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An ambassador and trained facilitator under Eco Femme (a social enterprise working towards menstrual health in south India), Sanjina is also an active member of the MHM Collective- India and Menstrual Health Alliance- India. She has conducted Menstrual Health sessions in multiple government schools adopted by Rotary District 3240 as part of their WinS project in rural Bengal. She has also delivered training of trainers on SRHR, gender, sexuality and Menstruation for Tomorrow’s Foundation, Vikramshila Education Resource Society, Nirdhan trust and Micro Finance, Tollygunj Women In Need, Paint It Red in Kolkata.

Now as an MH Fellow with YKA, she’s expanding her impressive scope of work further by launching a campaign to facilitate the process of ensuring better menstrual health and SRH services for women residing in correctional homes in West Bengal. The campaign will entail an independent study to take stalk of the present conditions of MHM in correctional homes across the state and use its findings to build public support and political will to take the necessary action.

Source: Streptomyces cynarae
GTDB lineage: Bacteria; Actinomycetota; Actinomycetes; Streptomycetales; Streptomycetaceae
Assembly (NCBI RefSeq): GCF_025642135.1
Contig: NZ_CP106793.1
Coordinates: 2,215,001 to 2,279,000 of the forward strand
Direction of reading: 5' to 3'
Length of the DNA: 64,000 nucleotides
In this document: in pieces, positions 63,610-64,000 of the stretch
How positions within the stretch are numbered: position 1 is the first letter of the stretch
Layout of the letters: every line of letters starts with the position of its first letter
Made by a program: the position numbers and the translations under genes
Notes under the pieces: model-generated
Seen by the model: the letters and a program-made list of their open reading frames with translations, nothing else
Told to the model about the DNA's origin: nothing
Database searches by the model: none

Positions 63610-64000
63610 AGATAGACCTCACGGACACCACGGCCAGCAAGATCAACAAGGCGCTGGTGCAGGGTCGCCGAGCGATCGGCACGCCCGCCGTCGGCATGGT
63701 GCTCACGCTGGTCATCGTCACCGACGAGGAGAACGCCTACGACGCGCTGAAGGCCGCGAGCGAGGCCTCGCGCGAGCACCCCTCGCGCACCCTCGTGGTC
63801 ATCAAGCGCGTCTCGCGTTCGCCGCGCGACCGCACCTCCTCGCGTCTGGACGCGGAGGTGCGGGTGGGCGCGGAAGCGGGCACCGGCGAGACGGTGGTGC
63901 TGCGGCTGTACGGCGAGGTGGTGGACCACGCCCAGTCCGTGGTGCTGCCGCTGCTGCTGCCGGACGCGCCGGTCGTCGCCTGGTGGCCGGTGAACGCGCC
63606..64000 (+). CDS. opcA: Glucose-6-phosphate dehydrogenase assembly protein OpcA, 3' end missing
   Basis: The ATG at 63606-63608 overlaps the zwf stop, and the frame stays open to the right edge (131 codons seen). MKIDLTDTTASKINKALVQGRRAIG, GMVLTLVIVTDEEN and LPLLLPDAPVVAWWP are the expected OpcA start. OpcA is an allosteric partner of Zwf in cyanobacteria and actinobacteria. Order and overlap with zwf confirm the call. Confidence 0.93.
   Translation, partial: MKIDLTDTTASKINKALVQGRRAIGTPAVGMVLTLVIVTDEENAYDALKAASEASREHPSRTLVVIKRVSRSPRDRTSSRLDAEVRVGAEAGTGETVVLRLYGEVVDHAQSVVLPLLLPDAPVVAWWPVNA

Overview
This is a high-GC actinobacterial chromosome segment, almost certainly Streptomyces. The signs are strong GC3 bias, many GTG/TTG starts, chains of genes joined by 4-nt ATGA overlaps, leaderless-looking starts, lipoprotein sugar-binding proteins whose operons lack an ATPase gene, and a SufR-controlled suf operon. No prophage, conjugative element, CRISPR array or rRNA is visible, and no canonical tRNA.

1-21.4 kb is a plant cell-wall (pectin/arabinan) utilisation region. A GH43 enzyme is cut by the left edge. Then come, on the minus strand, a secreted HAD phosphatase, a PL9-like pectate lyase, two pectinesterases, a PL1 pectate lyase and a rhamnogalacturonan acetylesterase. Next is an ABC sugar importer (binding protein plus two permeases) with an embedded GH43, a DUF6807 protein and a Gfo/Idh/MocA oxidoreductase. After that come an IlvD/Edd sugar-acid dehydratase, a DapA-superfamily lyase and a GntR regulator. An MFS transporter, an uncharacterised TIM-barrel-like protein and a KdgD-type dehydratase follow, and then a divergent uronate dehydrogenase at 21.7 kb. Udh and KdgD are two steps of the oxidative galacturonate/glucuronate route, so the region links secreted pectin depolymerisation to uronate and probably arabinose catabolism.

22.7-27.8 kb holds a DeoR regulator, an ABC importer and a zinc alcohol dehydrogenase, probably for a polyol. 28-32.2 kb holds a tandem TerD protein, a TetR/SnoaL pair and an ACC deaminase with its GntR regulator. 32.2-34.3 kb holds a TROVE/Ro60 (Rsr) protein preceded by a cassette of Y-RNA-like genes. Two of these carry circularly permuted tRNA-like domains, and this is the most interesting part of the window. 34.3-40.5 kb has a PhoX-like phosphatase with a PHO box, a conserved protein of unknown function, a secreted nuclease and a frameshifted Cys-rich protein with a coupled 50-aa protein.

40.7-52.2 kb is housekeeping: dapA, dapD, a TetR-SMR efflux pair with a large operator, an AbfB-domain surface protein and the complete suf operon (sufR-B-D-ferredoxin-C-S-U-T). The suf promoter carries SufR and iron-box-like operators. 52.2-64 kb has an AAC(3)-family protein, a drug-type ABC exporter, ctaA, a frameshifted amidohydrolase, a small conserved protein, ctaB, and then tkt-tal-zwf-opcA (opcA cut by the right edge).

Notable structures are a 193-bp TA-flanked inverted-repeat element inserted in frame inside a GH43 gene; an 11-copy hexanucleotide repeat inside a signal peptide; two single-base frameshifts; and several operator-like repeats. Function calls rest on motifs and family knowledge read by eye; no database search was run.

Saurabh has been associated with YKA as a user and has consistently been writing on the issue MHM and its intersectionality with other issues in the society. Now as an MHM Fellow with YKA, he’s launched the Right to Period campaign, which aims to ensure proper execution of MHM guidelines in Delhi’s schools.

The long-term aim of the campaign is to develop an open culture where menstruation is not treated as a taboo. The campaign also seeks to hold the schools accountable for their responsibilities as an important component in the implementation of MHM policies by making adequate sanitation infrastructure and knowledge of MHM available in school premises.

Read more about his campaign.

Harshita is a psychologist and works to support people with mental health issues, particularly adolescents who are survivors of violence. Associated with the Azadi Foundation in UP, Harshita became an MHM Fellow with YKA, with the aim of promoting better menstrual health.